Selling strategies shifted based on season outlook

Selling strategies shifted based on season outlook

Beef
DIVERSIFYING DECISIONS: Jacob and Darren Fiebiger with some of their Holstein cows, and 18-month old crossbred steers.

DIVERSIFYING DECISIONS: Jacob and Darren Fiebiger with some of their Holstein cows, and 18-month old crossbred steers.

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KEYWYN Farms' Darren Fiebiger started out as a dairyfarmer, but on the back of low milk prices and drought, he also entered into sheep and beef production in the past few decades, and more recently, has started re-evaluating his selling strategies annually depending on the season.

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KEYWYN Farms' Darren Fiebiger started out as a dairyfarmer, but on the back of low milk prices and drought, he also entered into sheep and beef production in the past few decades, and more recently, has started re-evaluating his selling strategies annually depending on the season.

"We found we couldn't rely on the milk income like we should be able to, so we've diversified," he said.

Darren milks about 140 Holsteins and 20 Guernseys at Keyneton - having condensed his herd size down from 200 milkers in the past few years, due to drought.

The dairy herd used to be made up of Guernseys, with Darren's father Ray Fiebiger starting out with the breed in the early 1960s.

Holsteins were brought into the operation about 35 years ago to build herd numbers up.

Darren runs an artificial insemination program with his Holstein herd, for about six to eight weeks, twice a year, followed by a 10-12 week joining period using a Red Angus bull from the Fiebiger's own Keywyn Red Angus stud, to "clean up" any cows not in-calf.

The resulting two calving periods are in February/March and August/September, with about two thirds of the calves being pure Holstein, and the remaining third a Red Angus-cross.

Until about five years ago, we sold the crossbred steers as stores, but there have been times when the seasons have been good enough (to feedlot them), and we have taken them all the way. - DARREN FIEBIGER

"We try to get as many Holstein heifers as we can, we use a bit of sexed semen because the export market has been good," Darren said.

All calves are reared until they are between 18 months and two years old, grazing on annual ryegrass and oats, or fed brewers grain if pasture growth is minimal, using an Advantage Lick Feeder bought three years ago.

"The grain feeder requires the cattle to lick the grain out, it's a bit more controlled," Darren said.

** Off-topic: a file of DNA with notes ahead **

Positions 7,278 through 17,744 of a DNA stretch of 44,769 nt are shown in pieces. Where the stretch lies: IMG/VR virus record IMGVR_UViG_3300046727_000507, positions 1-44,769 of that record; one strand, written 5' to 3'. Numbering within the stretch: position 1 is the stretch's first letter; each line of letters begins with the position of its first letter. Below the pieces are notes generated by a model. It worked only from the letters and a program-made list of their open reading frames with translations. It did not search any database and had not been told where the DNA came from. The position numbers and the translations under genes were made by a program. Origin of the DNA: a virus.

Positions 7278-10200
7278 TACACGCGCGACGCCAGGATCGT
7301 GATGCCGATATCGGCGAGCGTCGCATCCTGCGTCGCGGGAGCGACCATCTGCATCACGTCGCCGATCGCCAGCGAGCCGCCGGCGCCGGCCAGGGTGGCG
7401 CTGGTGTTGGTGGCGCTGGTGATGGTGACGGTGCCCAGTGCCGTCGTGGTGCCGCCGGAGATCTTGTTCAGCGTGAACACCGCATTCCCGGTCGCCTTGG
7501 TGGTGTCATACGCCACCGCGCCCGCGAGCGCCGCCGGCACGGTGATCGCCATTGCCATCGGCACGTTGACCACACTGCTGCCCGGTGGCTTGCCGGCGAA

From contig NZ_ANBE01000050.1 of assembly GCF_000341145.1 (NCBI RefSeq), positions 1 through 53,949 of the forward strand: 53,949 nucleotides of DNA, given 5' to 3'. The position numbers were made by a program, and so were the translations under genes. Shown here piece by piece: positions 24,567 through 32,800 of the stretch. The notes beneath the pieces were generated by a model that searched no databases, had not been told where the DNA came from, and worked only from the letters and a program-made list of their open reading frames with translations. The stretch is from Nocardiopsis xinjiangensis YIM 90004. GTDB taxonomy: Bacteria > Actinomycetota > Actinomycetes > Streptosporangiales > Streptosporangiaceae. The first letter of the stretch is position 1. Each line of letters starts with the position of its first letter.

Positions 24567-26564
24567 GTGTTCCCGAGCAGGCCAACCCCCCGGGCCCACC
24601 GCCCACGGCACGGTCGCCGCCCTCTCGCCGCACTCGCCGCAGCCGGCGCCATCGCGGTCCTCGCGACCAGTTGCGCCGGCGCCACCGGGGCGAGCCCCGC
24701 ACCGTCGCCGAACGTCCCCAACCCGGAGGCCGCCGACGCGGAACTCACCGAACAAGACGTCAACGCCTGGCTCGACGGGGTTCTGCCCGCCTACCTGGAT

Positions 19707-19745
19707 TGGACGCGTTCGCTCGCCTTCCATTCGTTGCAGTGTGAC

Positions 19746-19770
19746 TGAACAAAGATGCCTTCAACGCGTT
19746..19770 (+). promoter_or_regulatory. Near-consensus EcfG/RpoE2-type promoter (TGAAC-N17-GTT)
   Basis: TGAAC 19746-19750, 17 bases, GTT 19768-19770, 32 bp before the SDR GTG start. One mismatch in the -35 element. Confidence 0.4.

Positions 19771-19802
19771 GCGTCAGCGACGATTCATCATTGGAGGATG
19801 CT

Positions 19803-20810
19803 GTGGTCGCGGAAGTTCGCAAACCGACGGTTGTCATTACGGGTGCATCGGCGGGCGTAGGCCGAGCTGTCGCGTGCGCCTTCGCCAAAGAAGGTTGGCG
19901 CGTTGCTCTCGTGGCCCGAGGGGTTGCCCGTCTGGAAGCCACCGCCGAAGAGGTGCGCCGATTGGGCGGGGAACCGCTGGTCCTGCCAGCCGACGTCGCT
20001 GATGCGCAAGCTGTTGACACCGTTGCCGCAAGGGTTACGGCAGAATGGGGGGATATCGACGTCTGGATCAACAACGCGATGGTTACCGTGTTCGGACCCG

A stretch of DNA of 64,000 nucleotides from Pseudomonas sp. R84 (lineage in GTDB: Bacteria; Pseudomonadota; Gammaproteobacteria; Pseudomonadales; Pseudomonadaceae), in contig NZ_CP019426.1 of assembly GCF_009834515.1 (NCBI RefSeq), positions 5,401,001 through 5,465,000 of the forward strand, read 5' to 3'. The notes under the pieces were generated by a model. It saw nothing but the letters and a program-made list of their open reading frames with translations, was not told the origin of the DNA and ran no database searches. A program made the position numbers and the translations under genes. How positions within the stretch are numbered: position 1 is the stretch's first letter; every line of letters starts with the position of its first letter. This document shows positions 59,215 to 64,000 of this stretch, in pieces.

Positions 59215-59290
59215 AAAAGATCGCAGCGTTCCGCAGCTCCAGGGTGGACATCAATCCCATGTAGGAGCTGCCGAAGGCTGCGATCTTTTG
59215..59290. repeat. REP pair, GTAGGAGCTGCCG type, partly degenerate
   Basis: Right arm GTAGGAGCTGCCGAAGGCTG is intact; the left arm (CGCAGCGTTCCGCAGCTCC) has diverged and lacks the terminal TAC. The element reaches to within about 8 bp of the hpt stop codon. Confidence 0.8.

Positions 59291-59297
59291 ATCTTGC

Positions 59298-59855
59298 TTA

"We switched over to that for ease, because the seasons were drier for longer.

"Drought has brought a lot of our changes around."

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Between 20 and 30 Holstein heifers are kept as replacements each calving, with the rest being sold through the export market, while the Holstein-Red Angus heifers calved down and sold with calves at-foot to local producers.

Crossbred steers are sold as stores either through the Dublin market or on hook, or placed in a feedlot at about the one-year-old mark, then sold off the same way six to 12 months later.

"Until about five years ago, we sold the crossbred steers as stores, but there have been times when the seasons have been good enough (to feedlot them), and we have taken them all the way," Darren said.

Feedlotted steers are given locally-grown barley and triticale, producing about six finished steers each month.

"It's looking like a better season, so we will aim to put some steers through the feedlot this year," he said.

LAMB PERCENTAGE LIFTS AT FIEBIGERS

DARREN Fiebiger, Keywyn Farms, Keyneton, is coming off the back of one of his "best-ever" lambing periods, having recorded a lambing percentage of 105 per cent.

Originally dairyfarmers, the Fiebigers entered into the sheep market about 50 years ago, and now run 220 Merino breeding ewes, joined to rams from Paramount White Suffolk stud, Kersbrook.

"We've always crossed with White Suffolks, the resulting crossbred lambs seem to grow out really well, and the white wool is good," he said.

While they usually achieve a lambing percentage of about 90pc, Darren said this year's good figures were possibly due to a better season.

"We fed the pregnant ewes grain for the first time a few years ago when it was so dry, this year we were back to feeding hay and silage," he said.

"That was all they seemed to need, and it seemed to work alright."

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Lambing begins in April, with sheep grazing on pastures, before the suckers start to be turned off by late August and into September.

They are then sold on hook with the aim of achieving an 18-kilogram dressedweight lamb.

Ewes are kept on until they are about six years old, with Darren selling about 50 of these older ewes each year, on hook, following their shearing in August.

Young ewes are bought in from a neighbour to top the flock back up to 220 each year.

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